Published: 19 August 2013
Weeds threaten carbon offsets from strategic burning
Gamba grass and other invasive weeds pose a threat to landholder involvement in environmental offset programs such as the Carbon Farming Initiative, according to new research from the Northern Australia Hub of the National Environmental Research Program (NERP).
Burning gamba grass: When native savannas are invaded by weeds such as gamba grass, fuel loads are dramatically increased and fires can burn up to five times hotter than a native wildfire.
Credit: Invasive Species Council
Strategic savanna burning has been proposed as a means of reducing Australia’s carbon emissions and creating new markets in northern Australia, but the increased fuel load and emissions from weed infestations could make it unfeasible, according to the recent research paper.
Author Dr Vanessa Adams says that late dry season wildfires in Australia’s tropical north generate about 3 per cent of the country’s annual greenhouse gas emissions, so strategic burning could be an important abatement activity.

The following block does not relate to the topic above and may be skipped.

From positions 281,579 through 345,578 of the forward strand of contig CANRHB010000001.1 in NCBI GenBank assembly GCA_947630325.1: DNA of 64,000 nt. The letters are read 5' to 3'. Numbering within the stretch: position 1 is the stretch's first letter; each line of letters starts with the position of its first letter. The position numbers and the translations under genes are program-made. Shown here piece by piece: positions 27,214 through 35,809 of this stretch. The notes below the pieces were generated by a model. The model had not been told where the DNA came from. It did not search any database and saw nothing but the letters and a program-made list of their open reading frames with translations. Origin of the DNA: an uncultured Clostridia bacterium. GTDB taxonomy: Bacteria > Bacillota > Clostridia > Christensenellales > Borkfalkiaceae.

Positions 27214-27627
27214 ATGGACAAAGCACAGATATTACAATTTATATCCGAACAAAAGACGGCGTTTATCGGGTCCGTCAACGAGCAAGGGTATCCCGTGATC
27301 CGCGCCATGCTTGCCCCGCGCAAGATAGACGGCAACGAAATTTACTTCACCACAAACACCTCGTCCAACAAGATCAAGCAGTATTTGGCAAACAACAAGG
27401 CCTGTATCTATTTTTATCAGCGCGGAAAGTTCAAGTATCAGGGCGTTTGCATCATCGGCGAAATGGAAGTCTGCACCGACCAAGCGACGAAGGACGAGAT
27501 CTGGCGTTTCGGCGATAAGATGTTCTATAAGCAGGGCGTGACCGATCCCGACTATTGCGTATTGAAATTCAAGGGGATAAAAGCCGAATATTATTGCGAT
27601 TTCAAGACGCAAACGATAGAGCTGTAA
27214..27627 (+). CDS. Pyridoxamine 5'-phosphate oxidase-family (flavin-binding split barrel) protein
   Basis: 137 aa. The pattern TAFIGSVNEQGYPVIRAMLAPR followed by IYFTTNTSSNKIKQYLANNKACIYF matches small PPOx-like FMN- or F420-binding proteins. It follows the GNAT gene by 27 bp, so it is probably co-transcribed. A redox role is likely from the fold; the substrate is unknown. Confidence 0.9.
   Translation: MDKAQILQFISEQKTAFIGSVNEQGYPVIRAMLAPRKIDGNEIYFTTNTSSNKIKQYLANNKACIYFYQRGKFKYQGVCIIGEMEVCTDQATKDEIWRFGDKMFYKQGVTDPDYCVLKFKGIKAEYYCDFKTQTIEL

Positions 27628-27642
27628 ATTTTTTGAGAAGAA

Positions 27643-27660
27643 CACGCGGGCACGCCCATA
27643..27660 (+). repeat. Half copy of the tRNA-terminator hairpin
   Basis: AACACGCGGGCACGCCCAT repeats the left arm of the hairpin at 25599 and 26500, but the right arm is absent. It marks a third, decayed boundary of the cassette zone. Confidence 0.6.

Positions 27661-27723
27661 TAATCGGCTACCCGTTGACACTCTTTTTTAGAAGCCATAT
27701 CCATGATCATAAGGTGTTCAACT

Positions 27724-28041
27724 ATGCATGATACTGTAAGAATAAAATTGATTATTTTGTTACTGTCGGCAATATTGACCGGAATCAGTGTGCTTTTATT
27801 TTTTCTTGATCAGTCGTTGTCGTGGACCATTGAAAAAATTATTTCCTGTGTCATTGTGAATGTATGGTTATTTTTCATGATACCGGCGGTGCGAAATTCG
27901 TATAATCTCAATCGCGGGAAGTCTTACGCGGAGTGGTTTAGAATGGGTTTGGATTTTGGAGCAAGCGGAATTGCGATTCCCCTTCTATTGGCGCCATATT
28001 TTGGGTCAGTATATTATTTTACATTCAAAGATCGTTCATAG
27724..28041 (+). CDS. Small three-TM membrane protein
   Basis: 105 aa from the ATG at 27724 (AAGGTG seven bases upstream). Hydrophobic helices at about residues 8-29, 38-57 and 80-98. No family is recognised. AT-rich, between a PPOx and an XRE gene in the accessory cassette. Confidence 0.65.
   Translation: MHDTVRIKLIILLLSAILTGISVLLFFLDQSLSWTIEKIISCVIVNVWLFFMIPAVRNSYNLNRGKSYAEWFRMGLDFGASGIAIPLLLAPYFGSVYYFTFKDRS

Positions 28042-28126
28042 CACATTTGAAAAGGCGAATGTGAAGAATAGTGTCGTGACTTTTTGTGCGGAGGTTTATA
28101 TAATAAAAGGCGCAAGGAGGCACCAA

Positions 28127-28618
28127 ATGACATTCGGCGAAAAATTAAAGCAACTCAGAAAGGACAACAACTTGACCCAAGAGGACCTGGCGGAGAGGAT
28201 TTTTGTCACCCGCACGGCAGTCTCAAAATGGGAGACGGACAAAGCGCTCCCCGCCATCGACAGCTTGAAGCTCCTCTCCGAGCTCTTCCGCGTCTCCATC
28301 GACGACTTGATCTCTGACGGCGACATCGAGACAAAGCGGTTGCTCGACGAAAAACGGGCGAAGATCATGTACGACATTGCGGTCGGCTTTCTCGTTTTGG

‘But when native savannas are invaded by weeds such as gamba grass, fuel loads are dramatically increased and fires can burn up to five times hotter than a native wildfire,’ Dr Adams said.
‘We examined the spatial and financial extent of the threat of gamba grass and found that 75 per cent of the area across northern Australia suitable for savanna burning is also highly suitable for gamba grass.
‘There’s a large disparity between the profits generated from savanna burning – $1.92 per hectare – and the costs of managing gamba grass – $40 per hectare – meaning that much more savanna needs to be enrolled for carbon farming to cover the costs of weed eradication.
‘The good news is that in the Northern Territory, only about 20 per cent of properties that could run profitable savanna burning programs had gamba grass, and of these, about 16 per cent had small infestations.
‘A one-off investment of $200 000 would eradicate these infestations, and for the majority of properties that are gamba free, an effective control program would safeguard them into the future.
‘It’s really important we look at how these types of barriers might prevent landholders from getting involved in environmental offset programs and that we strategically manage weeds so that they don’t become an intractable problem in the future.’